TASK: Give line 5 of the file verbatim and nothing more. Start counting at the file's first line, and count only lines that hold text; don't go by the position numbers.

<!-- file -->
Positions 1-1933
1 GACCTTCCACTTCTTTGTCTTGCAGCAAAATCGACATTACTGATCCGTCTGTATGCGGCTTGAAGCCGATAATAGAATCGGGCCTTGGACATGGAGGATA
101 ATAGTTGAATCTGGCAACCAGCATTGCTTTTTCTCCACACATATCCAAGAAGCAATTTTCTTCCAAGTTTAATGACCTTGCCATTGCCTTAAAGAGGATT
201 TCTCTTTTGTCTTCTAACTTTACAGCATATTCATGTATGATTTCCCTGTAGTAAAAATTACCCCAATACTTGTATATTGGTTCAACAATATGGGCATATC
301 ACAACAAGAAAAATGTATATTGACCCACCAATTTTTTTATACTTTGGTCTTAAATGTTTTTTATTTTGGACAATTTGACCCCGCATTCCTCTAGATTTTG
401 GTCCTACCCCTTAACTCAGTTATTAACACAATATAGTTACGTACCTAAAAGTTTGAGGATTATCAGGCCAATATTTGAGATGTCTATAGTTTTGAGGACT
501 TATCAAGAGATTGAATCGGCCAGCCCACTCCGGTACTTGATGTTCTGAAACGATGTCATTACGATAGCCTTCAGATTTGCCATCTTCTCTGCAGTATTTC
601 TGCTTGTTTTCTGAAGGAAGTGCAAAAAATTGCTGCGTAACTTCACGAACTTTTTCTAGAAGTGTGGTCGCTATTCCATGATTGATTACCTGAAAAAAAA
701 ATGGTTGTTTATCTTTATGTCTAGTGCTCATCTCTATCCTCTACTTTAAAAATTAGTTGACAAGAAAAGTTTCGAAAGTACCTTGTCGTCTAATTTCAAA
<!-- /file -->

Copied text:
301 ACAACAAGAAAAATGTATATTGACCCACCAATTTTTTTATACTTTGGTCTTAAATGTTTTTTATTTTGGACAATTTGACCCCGCATTCCTCTAGATTTTG